Should you baptize someone who doesn’t plan to be a member of the church?


I read Baptized but Not Converted on your site, but I have a more specific question.

After a long study with some ladies, they all came to the conclusion that baptism was essential for salvation. One of the ladies, right before she was baptized, indicated that she wouldn't be attending services. Should she have been baptized at that point? Was her baptism scriptural? Sadly, all of the women now attend denominational churches.


In our eagerness to lead souls to Christ, we can become so focused on convincing a person of the need to be baptized that we forget that there is more that needs to be taught.

After tell the crowd at Pentecost that they needed to repent and be baptized, the Scriptures record, "And with many other words he solemnly testified and kept on exhorting them, saying, "Be saved from this perverse generation!" So then, those who had received his word were baptized; and that day there were added about three thousand souls" (Acts 2:40-41). Have you ever wondered what other topics were discussed in those "many other words?" When the jailer asked what he need to do to be baptized, Paul and Silas told him, "Believe in the Lord Jesus, and you will be saved, you and your household." But it didn't stop there. "And they spoke the word of the Lord to him together with all who were in his house" (Acts 16:30-32).

Jesus said, "For which one of you, when he wants to build a tower, does not first sit down and calculate the cost to see if he has enough to complete it? Otherwise, when he has laid a foundation and is not able to finish, all who observe it begin to ridicule him, saying, 'This man began to build and was not able to finish.' Or what king, when he sets out to meet another king in battle, will not first sit down and consider whether he is strong enough with ten thousand men to encounter the one coming against him with twenty thousand? Or else, while the other is still far away, he sends a delegation and asks for terms of peace" (Luke 14:28-32). There are two costs that need to be considered before becoming a Christian. You have to consider whether you are going to be able to complete the journey before you start it. I try to have a discussion with people who indicate that they want to be baptized about the fact that they are entering a permanent covenant with God that they will have to work on for the rest of their lives. The second cost is just as important to discuss: What will be the result if you don't yield to God's authority?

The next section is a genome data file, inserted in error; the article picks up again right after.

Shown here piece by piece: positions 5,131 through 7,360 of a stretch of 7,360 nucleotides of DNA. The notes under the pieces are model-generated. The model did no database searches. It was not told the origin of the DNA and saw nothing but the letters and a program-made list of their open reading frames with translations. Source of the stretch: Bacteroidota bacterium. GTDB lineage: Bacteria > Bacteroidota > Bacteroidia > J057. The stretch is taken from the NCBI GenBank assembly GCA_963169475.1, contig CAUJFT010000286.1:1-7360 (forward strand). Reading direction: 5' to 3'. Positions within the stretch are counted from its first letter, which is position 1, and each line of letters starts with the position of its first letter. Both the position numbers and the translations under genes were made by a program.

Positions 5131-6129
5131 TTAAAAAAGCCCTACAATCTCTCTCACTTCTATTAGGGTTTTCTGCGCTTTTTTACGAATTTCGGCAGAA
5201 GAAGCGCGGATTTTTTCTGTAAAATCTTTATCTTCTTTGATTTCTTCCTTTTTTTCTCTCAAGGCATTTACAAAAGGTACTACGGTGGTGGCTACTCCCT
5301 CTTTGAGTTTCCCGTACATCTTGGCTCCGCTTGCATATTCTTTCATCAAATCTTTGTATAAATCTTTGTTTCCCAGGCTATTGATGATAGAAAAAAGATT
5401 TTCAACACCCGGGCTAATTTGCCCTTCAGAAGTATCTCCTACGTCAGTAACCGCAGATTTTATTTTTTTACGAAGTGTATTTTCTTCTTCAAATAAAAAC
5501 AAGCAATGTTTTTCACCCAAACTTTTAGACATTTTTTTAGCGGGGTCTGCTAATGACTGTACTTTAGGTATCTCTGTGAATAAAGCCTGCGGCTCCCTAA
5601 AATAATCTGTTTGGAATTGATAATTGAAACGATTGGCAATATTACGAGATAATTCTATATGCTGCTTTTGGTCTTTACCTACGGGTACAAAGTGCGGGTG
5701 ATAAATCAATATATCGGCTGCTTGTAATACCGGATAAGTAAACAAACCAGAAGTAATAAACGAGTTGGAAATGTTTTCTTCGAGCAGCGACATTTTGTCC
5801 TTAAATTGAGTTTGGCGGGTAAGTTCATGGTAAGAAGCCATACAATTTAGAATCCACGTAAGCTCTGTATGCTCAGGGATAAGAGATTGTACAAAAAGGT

The woman's question indicated that she wasn't prepared to pay the cost. She wants to follow Christ but only on her own terms. This is why she immediately returned to denominationalism. If faced with a similar situation, I guess my first question would have been, "Then why do you want to get baptized if you don't plan on serving Christ?"

The problem that you and I have is that we can't read other people's minds. We can't determine their motivations. You teach to the best of your abilities and you are still going to run into those who want to be baptized without converting to true Christianity. Every preacher I know has stories of those they lost right after baptizing them. "The one on whom seed was sown on the rocky places, this is the man who hears the word and immediately receives it with joy; yet he has no firm root in himself, but is only temporary, and when affliction or persecution arises because of the word, immediately he falls away" (Matthew 13:20-21).

Teach more than just baptism. Teach what it means to be a Christian and what is expected of a Christian. Talk about the change in life that must occur. Tell about the benefits and the hardships that might arise. And know that even with your best effort, you are going to lose some. "If any man's work which he has built on it remains, he will receive a reward. If any man's work is burned up, he will suffer loss; but he himself will be saved, yet so as through fire" (I Corinthians 3:14-15).

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